The International Ground Source Heat Pump Association holds regular training workshops for drillers, installers, loop designers and others. Source: iStock
National Driller attended last fall’s International Ground Source Heat Pump Association Technical Conference and Expo in Las Vegas. We did an extensive interview with the keynote speaker, Eric Corey Freed, leading up to the show, but it took us a while to nail down an interview about the group’s Accredited Driller’s Workshop.
The workshop covers everything from system design basics to conductivity to grouting, and is intended for drilling contractors, business owners and others trying to make a go of it on the geothermal side. Attendees are granted Accredited Vertical Loop Installer status and also get IGSHPA membership. The class complements the group’s Accredited Installer Workshop. Both workshops are held several times a year at the group’s Stillwater, Okla., training facility.
We conducted an email interview with driller Dominique Durbin of Durbin Geothermal in Beecher City, Ill., and Roshan Revankar. Durbin is one of the workshop’s trainers and Revankar is IGSHPA’s training manager. This is an edited excerpt of that conversation.
Q. Tell me a little bit about your background, Dominique. How long have you been a driller, how long have you been involved with geothermal?
Dominique Durbin: I have been drilling ground source geothermal loop fields since 2001. We had a successful trucking and excavating business when my father began building his house. He was told there was a six-month backlog before a drilling rig would be available to install loops for his house. Our shop is located in a shallow oil patch in central Illinois, so finding a suitable drilling rig and competent operator was not terribly difficult. Our excavating business already had most of the support equipment and machines necessary to install loop fields.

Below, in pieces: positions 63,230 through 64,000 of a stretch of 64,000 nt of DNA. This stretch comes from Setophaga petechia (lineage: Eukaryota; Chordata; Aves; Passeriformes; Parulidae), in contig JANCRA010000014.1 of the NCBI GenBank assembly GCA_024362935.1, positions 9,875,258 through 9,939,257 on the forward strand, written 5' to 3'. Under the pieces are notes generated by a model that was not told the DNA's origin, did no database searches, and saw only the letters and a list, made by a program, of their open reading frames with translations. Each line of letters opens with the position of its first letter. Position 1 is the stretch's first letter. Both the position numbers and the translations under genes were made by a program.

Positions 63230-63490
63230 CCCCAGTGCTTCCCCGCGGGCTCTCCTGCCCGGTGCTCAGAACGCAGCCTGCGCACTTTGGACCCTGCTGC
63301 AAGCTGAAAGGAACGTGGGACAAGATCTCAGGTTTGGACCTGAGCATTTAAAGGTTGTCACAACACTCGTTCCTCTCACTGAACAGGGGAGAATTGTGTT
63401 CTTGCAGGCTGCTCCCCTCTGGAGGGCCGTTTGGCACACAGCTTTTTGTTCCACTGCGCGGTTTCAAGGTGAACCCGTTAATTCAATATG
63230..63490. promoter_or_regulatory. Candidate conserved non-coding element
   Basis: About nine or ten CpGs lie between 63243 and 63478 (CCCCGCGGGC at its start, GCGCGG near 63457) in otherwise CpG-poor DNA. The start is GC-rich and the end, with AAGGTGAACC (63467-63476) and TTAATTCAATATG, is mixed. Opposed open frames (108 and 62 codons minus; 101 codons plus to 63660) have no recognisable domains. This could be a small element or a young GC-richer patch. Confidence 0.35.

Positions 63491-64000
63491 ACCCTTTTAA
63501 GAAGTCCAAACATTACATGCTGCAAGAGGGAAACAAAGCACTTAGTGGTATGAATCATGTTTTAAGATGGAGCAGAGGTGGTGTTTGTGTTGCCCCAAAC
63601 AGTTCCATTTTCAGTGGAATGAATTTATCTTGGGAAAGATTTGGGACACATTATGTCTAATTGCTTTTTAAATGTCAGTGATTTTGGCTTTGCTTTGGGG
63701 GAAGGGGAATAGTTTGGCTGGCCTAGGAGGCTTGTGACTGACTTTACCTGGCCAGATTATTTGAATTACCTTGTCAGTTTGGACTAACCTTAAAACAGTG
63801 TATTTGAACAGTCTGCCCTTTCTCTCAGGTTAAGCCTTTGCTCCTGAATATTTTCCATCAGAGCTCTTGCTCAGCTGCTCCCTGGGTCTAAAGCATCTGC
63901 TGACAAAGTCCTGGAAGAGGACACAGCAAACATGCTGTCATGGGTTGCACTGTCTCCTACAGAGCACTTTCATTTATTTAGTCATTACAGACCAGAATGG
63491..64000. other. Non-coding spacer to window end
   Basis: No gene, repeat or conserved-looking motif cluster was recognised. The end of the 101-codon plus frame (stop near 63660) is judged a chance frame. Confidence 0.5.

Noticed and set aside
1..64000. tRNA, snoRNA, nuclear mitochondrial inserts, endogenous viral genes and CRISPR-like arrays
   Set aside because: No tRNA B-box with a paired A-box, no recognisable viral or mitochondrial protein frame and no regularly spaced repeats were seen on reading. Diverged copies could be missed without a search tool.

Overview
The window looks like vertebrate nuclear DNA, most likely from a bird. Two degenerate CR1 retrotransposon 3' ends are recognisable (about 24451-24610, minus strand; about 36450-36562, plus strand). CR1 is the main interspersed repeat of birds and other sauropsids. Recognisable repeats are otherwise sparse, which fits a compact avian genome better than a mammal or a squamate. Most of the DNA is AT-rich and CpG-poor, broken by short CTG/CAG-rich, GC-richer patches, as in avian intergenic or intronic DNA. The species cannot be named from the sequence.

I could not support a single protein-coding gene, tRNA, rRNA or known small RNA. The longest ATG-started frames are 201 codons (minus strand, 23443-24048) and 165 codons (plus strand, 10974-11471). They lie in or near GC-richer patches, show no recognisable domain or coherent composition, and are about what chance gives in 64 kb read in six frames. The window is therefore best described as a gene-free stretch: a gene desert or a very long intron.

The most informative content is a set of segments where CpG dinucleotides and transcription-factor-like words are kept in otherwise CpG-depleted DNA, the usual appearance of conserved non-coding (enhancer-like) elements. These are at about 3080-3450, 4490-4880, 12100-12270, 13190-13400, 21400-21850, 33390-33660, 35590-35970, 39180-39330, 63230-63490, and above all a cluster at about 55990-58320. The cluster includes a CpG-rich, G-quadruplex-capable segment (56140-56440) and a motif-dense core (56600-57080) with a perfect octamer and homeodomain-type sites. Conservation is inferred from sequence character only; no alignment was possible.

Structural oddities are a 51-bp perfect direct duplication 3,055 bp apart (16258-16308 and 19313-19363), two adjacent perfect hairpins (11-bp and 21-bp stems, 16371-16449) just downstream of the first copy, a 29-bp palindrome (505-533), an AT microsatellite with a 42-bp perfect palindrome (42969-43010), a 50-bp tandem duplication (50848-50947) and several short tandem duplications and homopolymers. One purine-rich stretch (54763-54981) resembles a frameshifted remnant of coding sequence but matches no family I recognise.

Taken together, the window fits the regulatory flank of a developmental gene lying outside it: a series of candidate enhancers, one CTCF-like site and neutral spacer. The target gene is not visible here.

I started my drilling career running a shovel behind a 1962 Failing 1500 Holemaster. At that time, there weren’t many options for training. I went to Fort Wayne, Ind., and took an IGHSPA Accredited Installer Course at Water Furnace’s headquarters taught by Sonny Hampton. I was really thrown in over my head. The course was geared for HVAC installers to transition to designing ground source heat pump systems (including ground loops). I had a fair understanding of dirt and rocks, but absolutely no knowledge of refrigeration systems.
I passed the course, but when I came home I immediately reached out to the equipment manufacturer representatives and wholesalers. We simply asked, “How do you want this done?” From there, our company’s methods were adopted to meet the expectations and requirements of the people selling the systems. As they grew, so did we. I never passed up an opportunity to go to training sessions or seminars. We now have seven drilling rigs, a directional boring rig, and close to 20 support trucks and machines. I have acquired driller’s licenses for most of the Midwest and nearly every certification available in the industry. I became a trainer in 2006 or 2007. At this point, the years run together … I have taught the course locally and a few places around the country. I was even invited to Delhi, India, a few years back to present an IGSHPA installers course. That trip is worth an article in itself ... I’ve never seen a more prepared group of individuals.
Q. Talk a bit about attendance and interest at the recent course. How many drillers attended, what were their backgrounds like?
Finding a Workshop
IGSHPA’s next drilling workshop is Feb. 19-21 and the next installer workshop is March 12-14.
Both trainings are held at the group’s Stillwater, Okla., facility. For more about these and other upcoming IGSHPA training events and to register, visit igshpa.okstate.edu/training or call 800-626-4747.
More on Geothermal
For more stories about geothermal drilling and contracting, including our two-part interview with architect Eric Corey Freed, visit www.nationaldriller.com/geothermal.